Research Software Engineering

White Paper by Bernhard Rumpe, Software Engineering, RWTH Aachen

Research Software Engineering (RSE) is a term that was created around 2010 and has started to become prominent in UK, USA, and now also Germany. Wikipedia defines it this way:

Definition: Research software engineering (RSE)

Research software engineering is the use of software engineering practices in research applications.

Software Engineering

Similar to the original term “software engineering”, its creation was felt necessary because there was and is a crisis in software development, especially a “research software crisis”. Software Engineering was made prominent when F. L. Bauer hosted the first conference on Software Engineering in 1968 to address the software crisis. Since then, the Software Engineering discipline has gained a lot of insight into the process of software development cumulating in

  • several introductory and expert books on software engineering,
  • many more books on dedicated sub-fields of software engineering, namely requirements engineering, architecture, design, modeling, testing, development processes, and of course programming,
  • and Software Engineering Body of Knowledge (SWEBOK V3.0) that structures and aggregates what software developers have learned in the last 50 years.
Software Engineering Challenges

Software is rather heterogeneous, ranging from embedded to desktop, to autonomous, to games, to business, and also to research software. While the problems are always the same, namely:

  • How to ensure the quality of the software?
  • How to efficiently develop the software (i.e., preserve developer resources)?
  • How to meet timing deadlines?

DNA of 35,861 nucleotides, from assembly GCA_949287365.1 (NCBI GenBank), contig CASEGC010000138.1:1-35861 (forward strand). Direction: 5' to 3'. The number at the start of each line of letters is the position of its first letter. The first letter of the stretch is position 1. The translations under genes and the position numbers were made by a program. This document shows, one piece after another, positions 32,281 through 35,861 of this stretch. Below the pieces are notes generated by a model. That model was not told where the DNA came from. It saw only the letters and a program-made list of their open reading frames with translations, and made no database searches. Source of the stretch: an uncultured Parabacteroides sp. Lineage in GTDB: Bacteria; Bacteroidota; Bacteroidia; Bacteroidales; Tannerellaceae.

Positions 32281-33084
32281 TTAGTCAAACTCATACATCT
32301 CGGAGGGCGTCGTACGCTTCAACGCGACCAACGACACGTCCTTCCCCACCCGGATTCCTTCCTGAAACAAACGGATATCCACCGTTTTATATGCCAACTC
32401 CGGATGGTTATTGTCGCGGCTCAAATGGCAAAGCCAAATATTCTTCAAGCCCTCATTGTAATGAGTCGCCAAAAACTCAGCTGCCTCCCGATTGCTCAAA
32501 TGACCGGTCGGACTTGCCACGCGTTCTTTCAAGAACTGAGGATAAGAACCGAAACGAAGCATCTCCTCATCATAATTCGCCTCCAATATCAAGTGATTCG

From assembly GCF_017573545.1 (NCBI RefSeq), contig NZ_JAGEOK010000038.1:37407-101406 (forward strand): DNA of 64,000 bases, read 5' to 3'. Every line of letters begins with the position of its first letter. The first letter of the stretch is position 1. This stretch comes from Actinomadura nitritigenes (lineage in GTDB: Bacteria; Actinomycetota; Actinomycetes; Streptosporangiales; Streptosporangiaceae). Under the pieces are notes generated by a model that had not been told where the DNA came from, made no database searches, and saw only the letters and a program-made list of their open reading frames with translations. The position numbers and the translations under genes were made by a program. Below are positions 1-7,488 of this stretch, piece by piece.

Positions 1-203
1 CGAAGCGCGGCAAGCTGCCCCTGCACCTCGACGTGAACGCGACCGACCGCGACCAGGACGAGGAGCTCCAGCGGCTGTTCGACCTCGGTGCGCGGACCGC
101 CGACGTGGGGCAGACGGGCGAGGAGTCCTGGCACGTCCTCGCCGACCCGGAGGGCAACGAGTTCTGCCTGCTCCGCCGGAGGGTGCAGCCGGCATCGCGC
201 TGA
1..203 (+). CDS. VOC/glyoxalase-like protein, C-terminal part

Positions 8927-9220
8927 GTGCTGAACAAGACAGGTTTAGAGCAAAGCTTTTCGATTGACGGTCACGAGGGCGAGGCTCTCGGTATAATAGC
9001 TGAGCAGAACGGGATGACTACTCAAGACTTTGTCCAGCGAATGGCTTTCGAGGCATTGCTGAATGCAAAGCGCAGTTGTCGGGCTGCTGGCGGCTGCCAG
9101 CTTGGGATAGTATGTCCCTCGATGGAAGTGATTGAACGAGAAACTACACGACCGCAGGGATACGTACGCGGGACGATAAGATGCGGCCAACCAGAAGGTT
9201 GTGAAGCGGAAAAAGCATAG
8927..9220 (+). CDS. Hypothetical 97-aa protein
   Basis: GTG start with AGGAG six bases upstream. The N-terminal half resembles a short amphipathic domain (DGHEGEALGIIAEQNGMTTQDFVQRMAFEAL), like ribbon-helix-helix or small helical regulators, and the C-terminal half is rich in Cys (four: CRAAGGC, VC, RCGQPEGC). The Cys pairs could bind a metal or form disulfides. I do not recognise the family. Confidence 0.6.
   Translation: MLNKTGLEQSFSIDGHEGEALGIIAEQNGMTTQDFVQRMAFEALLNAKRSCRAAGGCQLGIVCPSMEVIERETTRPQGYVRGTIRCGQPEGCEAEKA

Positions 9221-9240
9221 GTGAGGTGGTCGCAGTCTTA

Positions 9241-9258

The answers and then, in particular, the development techniques are often different in the various sub-areas of software development as the starting situation, the kind of software, the complexity drivers, the needed quality characteristics, the context in which the software is operating in, and the skills and preferences of the developers are different.

Software Engineering: 50 years, culminating in the SWEBOK

The Software Engineering Body of Knowledge (SWEBOK) defines 15 knowledge areas:

  • Software Requirements
  • Software Design
  • Software Construction
  • Software Testing
  • Software Maintenance
  • Software Configuration Management
  • Software Engineering Management
  • Software Engineering Process
  • Software Engineering Models and Methods
  • Software Quality
  • Software Engineering Professional Practice
  • Software Engineering Economics
  • Computing Foundations
  • Mathematical Foundations
  • Engineering Foundations

For business software, we know that the programming activities only make 15% of the overall development time. For skilled people constructing the actual software is a relatively well-understood activity, while many more and more costly errors have been made during the early phases of misunderstanding requirements or defining the architecture wrong.

Software Engineering Areas

Software Engineering doesn’t only have thesubdisciplines mentioned above, which cover the different activities within a software engineering project. Due to the various application areas software engineering is also organized in domain-specific subdisciplines or partners with related domain specific topics so that a holistic, integrative development approach becomes feasible:

  • Automotive Software Engineering,
  • Information Systems,
  • Avionics Systems and Software Engineering,
  • Rail Software Engineering,
  • Embedded Software,
  • Cloud Software Engineering,
  • Data Science and Engineering,
  • Medical Software Engineering,
  • Government Software Engineering
  • Gaming Software Engineering
  • and now also Research Software Engineering.

Other domains, like Quantum Software Engineering, are also emerging.

Characteristics of Research Software

Since 2010 communities have been created, conferences have been organized, and people exchange their findings on how to overcome the challenges of research software development, i.e., how to overcome the research software crisis.

What differentiates the challenges of RSE from other forms of SE?

Kinds of Research Software